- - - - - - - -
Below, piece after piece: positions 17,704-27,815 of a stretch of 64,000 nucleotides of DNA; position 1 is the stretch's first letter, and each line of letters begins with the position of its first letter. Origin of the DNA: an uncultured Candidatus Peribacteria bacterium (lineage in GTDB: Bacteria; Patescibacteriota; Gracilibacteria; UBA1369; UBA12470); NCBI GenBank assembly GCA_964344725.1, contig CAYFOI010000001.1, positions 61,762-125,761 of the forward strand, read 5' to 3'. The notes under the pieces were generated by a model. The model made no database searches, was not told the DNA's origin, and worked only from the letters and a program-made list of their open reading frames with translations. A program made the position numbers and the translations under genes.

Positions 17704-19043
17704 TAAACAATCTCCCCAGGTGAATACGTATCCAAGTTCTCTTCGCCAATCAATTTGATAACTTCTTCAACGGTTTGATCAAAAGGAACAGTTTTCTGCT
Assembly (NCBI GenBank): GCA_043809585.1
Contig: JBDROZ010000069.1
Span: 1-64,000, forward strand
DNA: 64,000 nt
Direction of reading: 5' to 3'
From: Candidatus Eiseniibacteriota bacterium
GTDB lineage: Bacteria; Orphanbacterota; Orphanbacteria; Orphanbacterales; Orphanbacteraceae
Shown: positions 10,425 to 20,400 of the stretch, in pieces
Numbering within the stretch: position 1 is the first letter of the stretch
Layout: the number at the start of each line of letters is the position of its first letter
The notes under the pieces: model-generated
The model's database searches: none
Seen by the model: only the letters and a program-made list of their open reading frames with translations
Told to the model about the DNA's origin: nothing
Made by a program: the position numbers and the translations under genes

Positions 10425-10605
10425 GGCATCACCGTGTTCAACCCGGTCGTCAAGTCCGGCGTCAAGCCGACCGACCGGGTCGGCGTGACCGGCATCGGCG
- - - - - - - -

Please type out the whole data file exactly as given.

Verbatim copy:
Below, piece after piece: positions 17,704-27,815 of a stretch of 64,000 nucleotides of DNA; position 1 is the stretch's first letter, and each line of letters begins with the position of its first letter. Origin of the DNA: an uncultured Candidatus Peribacteria bacterium (lineage in GTDB: Bacteria; Patescibacteriota; Gracilibacteria; UBA1369; UBA12470); NCBI GenBank assembly GCA_964344725.1, contig CAYFOI010000001.1, positions 61,762-125,761 of the forward strand, read 5' to 3'. The notes under the pieces were generated by a model. The model made no database searches, was not told the DNA's origin, and worked only from the letters and a program-made list of their open reading frames with translations. A program made the position numbers and the translations under genes.

Positions 17704-19043
17704 TAAACAATCTCCCCAGGTGAATACGTATCCAAGTTCTCTTCGCCAATCAATTTGATAACTTCTTCAACGGTTTGATCAAAAGGAACAGTTTTCTGCT
Assembly (NCBI GenBank): GCA_043809585.1
Contig: JBDROZ010000069.1
Span: 1-64,000, forward strand
DNA: 64,000 nt
Direction of reading: 5' to 3'
From: Candidatus Eiseniibacteriota bacterium
GTDB lineage: Bacteria; Orphanbacterota; Orphanbacteria; Orphanbacterales; Orphanbacteraceae
Shown: positions 10,425 to 20,400 of the stretch, in pieces
Numbering within the stretch: position 1 is the first letter of the stretch
Layout: the number at the start of each line of letters is the position of its first letter
The notes under the pieces: model-generated
The model's database searches: none
Seen by the model: only the letters and a program-made list of their open reading frames with translations
Told to the model about the DNA's origin: nothing
Made by a program: the position numbers and the translations under genes

Positions 10425-10605
10425 GGCATCACCGTGTTCAACCCGGTCGTCAAGTCCGGCGTCAAGCCGACCGACCGGGTCGGCGTGACCGGCATCGGCG